Induction of persistent bursting requires mGlu5 receptor activation
Activation of metabotropic glutamate receptors, group I (mGluR1 and mGluR 5) in particular, has been implicated in the induction of hippocampal long-term synaptic plasticity (Conquet et al., 1994; Lu et al., 1997). To test the involvement of mGluR5 in the development of persistent bursting, we used slices from a recently generated strain of transgenic mice lacking these receptors (Chiamulera et al., 2001). We found that the bursting activity developed normally after bicuculline application and was indistinguishable in both extracellular and intracellular recordings from the activity in slices of wild-type mice (Fig. 5A). The average bursting frequency was 5.9 ± 0.4 bursts per minute and the average burst duration was 298 ± 67 msec (n = 15 slices), which is not significantly different from the wild-type values (Table 1) (p > 0.05).
When bicuculline was washed from the slices lacking mGluR5, an immediate decrease of bursting frequency followed, leading to a total suppression of the bursting activity after a 2 hr washout (Fig. 5B, left graph). This behavior did not result from unspecific developmental or compensatory changes caused by the absence of mGluR5. Indeed, slices from wild-type mice that were preincubated with the mGluR5 antagonist MPEP (Gasparini et al., 1999) showed a similar rapid decrease of the bursting frequency and total halt of bursting aftera2hr bicuculline washout (Fig. 5B, right graph). Neither the average frequency nor duration of the bursts during bicuculline application was affected by the preincubation with MPEP (Table 1). Furthermore, when MPEP was applied only after bicuculline application, bursting activity persisted as in untreated wild-type slices (data not shown). Thus, it appears that the activation of mGluR5 is essential for the induction of the persistent bursting activity, but that it is not needed for its expression.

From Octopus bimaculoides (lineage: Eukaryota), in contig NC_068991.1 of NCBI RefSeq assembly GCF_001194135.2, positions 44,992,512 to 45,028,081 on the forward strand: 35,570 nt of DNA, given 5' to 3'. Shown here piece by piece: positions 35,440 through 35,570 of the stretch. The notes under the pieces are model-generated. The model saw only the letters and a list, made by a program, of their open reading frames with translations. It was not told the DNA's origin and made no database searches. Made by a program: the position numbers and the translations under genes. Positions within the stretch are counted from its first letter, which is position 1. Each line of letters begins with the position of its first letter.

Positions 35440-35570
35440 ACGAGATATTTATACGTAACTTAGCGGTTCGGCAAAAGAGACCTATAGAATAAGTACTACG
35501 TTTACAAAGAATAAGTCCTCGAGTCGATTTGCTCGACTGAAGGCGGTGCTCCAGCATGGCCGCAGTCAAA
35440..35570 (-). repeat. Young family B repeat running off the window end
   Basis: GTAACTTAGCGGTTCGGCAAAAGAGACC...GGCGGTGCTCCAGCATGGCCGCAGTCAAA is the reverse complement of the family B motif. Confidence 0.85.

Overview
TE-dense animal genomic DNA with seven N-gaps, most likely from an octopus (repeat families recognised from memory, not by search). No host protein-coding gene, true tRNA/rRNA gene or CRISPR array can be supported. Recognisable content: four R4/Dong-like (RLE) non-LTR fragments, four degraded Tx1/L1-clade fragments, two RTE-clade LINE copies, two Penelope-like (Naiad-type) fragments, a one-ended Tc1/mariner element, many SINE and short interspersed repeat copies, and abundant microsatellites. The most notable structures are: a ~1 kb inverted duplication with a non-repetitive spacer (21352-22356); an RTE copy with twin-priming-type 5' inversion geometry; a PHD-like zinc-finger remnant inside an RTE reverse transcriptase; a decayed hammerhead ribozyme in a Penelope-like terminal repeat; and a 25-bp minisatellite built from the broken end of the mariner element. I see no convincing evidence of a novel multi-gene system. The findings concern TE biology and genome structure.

Bursting increases pyramidal cell excitation and decreases that of interneurons